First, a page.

Let’s start with the fact that I am an emeritus (retired) member of The Photo Managers who never specialized in photo scanning. But the more popular it becomes, the more confused I see people getting. So, I’m hoping to clear things up a bit.
Instead of becoming a crackerjack photo manager like some of my colleagues, I combined my general professional organizing and genealogy experience into a book called What’s a Photo Without the Story? How to Create Your Family Legacy. It includes chapters on how to organize, preserve, and share your family photos. So I do have a vested interest — not so much in HOW people do it, but more THAT they do it, and making it seem do-able to them.
There are lots of photo scanning apps. (Did you know there’s a scanner built into the iPhone Notes app?) Why, then, am I singling out Photomyne in this post? Because I see it popping up everywhere! It’s not new, but this year I’ve seen it in TV ads, as a sponsor at RootsTech and Save Your Photos Month, and most recently they have become a prominently-advertised partner at Ancestry.
The tips and suggestions in my book are categorized as follows:
- Low effort (Do this if nothing else.)
- Medium effort (Your family will thank you.)
- High effort (Ask for help if you need it.)
I’d put Photomyne in the “Do this if nothing else” category. Keep reading to find out when I DO and DON’T recommend it.
First, why do we want to make digital copies of our printed photos by scanning them?
Here are some reasons:
- To make our printed photos shareable on social media and websites.
- To share the photos with our families via email and other modern technologies.
- To create digital photo books and slide shows.
- To back up printed photos in case something happens to them.
Scanning can be done in several ways, with varying degrees of resulting quality:
These options all have their place in the photography and legacy world, as long as you know what you are getting into.
- Highest Quality and Speed: Scanning professionals use equipment that most of us who are not in the photo industry do not have at home. They may use machines made for scanning, or elaborate camera set-ups for “camera scanning”. Large quantities of photos can be scanned quickly by a professional. “Camera scanning” is relatively new, but becoming very popular, so be sure your professional really knows what it means. (Check Google Images for “DSLR scanning setup” examples.)
- High Quality, Low Speed: At-home scanners, including 3-in-1 flatbeds, will work just fine if you know how to control the settings and have a lot of time (or only a few photos). Most professionals scan photos at a high resolution for archival purposes. The higher the resolution, the larger the file size, and the more you will probably need to buy an external hard drive to store them. Also the larger the file, the more useful it is in terms of being able to make high-quality prints and enlargements. The settings you choose depend on how you are going to use your photos and store them. I am purposely not getting technical here.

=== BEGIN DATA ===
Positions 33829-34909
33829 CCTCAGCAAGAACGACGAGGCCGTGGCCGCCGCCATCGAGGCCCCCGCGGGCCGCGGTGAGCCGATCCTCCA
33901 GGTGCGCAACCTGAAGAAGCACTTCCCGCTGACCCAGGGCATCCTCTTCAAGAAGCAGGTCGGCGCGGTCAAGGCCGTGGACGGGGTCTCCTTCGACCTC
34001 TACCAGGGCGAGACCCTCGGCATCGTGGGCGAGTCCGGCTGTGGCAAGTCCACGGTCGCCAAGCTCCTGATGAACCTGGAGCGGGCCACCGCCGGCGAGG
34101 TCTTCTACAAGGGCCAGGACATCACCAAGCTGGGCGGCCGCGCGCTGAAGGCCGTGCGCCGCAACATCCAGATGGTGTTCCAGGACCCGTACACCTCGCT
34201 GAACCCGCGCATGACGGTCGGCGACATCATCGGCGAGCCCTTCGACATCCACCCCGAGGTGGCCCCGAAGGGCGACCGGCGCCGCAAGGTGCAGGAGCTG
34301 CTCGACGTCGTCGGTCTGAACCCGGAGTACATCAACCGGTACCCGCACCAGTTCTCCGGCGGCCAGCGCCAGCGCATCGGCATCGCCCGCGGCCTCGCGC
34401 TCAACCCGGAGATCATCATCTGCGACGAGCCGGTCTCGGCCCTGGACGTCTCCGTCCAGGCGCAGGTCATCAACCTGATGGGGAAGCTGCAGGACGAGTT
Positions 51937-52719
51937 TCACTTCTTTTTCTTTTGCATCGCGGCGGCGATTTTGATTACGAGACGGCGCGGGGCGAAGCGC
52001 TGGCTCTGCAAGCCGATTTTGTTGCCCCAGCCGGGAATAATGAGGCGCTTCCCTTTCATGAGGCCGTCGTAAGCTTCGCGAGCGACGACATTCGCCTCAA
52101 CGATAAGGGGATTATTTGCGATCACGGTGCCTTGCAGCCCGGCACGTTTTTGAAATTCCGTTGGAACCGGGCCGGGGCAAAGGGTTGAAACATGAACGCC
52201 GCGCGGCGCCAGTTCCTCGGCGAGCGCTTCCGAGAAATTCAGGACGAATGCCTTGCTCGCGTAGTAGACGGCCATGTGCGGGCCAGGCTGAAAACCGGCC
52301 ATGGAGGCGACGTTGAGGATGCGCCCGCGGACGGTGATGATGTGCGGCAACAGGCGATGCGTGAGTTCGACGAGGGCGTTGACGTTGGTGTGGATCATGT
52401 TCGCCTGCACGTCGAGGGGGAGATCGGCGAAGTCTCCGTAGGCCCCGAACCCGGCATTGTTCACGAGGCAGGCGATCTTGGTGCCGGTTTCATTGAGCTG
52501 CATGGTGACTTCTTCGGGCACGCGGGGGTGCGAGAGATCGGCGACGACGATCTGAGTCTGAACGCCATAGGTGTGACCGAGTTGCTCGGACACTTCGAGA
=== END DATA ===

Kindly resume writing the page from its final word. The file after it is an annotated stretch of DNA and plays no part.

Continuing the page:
- High Speed, Low Quality: This category includes scanning apps such as Photomyne. The lower the resolution, the smaller the file size. Smaller files are ideal for social media and websites because they load faster and look good enough for quick screen viewing. (NOTE: Social media platforms such as Facebook and Instagram automatically compress your files, irreversibly reducing them in size and quality. That is, assuming your camera is set to take high-resolution images to begin with. That is one reason why we don’t use social media for photo storage, only for sharing.)
When DO I recommend Photomyne?
- If you are visiting a cousin and they are tech challenged but also don’t want you to take their album full of precious family photos home with you to scan, by all means, Photomyne away!
- If you want to quickly share a photo of your own family on social media, on your website, or on Ancestry (or other genealogy platform). Be prepared, if you’re really in the sharing mood, to provide a higher-resolution copy to anyone who asks.
- If you know you will never hire a professional to help you. (Maybe you think you can’t afford it? Have you asked for an estimate? Maybe you just want to DIY. Maybe good enough is good enough for you?)
When DON’T I recommend Photomyne?
- If you ever want to make a print (of any size, but especially an enlargement) from the resulting digital file.
- If you want to store a high-quality, archival digital image for future generations.
- If you are planning to ditch the original printed photos and/or negatives.
- If you think that a scanning app on your camera is the same thing as “camera scanning” (see Highest Quality and Speed above). It’s not.
Test it and see for yourself.
If you have a scanner at home, take a scan of a photo at 300 DPI, and at 600 DPI. (And as much higher and lower as you feel like testing.) Then take a scan from inside the Notes app of your iPhone (if you have one). Then take a Photomyne scan, or whichever app you have. Compare them all. Enlarge them to see how grainy they get. If you really can’t see the difference, then it doesn’t really matter, does it? But I’ll bet you can see the difference. (Who knows? Maybe the quality will improve over time, while the price remains low and the ease of use remains high, like technology tends to do.)
Have you used Photomyne or another photo scanning app?
If so, what was your experience?
What printed photos do you want to digitize first, and for what purpose?
Please share with us in the comments below!
Copyright 2022 by Hazel Thornton, Organized for Life and Beyond
Author of What’s a Photo Without the Story? How to Create Your Family Legacy
Please contact me for reprint permission. (Direct links to this page are welcome!)